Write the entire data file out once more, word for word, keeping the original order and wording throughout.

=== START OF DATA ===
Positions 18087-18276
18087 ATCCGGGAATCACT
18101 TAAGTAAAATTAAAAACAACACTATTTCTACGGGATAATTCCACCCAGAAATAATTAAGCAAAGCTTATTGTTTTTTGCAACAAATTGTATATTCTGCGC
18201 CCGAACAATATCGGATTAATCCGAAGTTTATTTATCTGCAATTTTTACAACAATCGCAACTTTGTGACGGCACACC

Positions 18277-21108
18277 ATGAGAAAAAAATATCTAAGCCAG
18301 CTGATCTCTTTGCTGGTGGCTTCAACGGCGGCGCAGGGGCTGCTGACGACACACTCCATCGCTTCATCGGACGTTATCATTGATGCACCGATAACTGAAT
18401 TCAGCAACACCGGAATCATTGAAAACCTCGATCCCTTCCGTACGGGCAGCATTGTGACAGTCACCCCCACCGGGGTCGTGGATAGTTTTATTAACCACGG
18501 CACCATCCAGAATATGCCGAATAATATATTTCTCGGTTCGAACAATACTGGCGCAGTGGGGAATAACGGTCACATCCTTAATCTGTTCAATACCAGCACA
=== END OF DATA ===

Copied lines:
Positions 18087-18276
18087 ATCCGGGAATCACT
18101 TAAGTAAAATTAAAAACAACACTATTTCTACGGGATAATTCCACCCAGAAATAATTAAGCAAAGCTTATTGTTTTTTGCAACAAATTGTATATTCTGCGC
18201 CCGAACAATATCGGATTAATCCGAAGTTTATTTATCTGCAATTTTTACAACAATCGCAACTTTGTGACGGCACACC

Positions 18277-21108
18277 ATGAGAAAAAAATATCTAAGCCAG
18301 CTGATCTCTTTGCTGGTGGCTTCAACGGCGGCGCAGGGGCTGCTGACGACACACTCCATCGCTTCATCGGACGTTATCATTGATGCACCGATAACTGAAT
18401 TCAGCAACACCGGAATCATTGAAAACCTCGATCCCTTCCGTACGGGCAGCATTGTGACAGTCACCCCCACCGGGGTCGTGGATAGTTTTATTAACCACGG
18501 CACCATCCAGAATATGCCGAATAATATATTTCTCGGTTCGAACAATACTGGCGCAGTGGGGAATAACGGTCACATCCTTAATCTGTTCAATACCAGCACA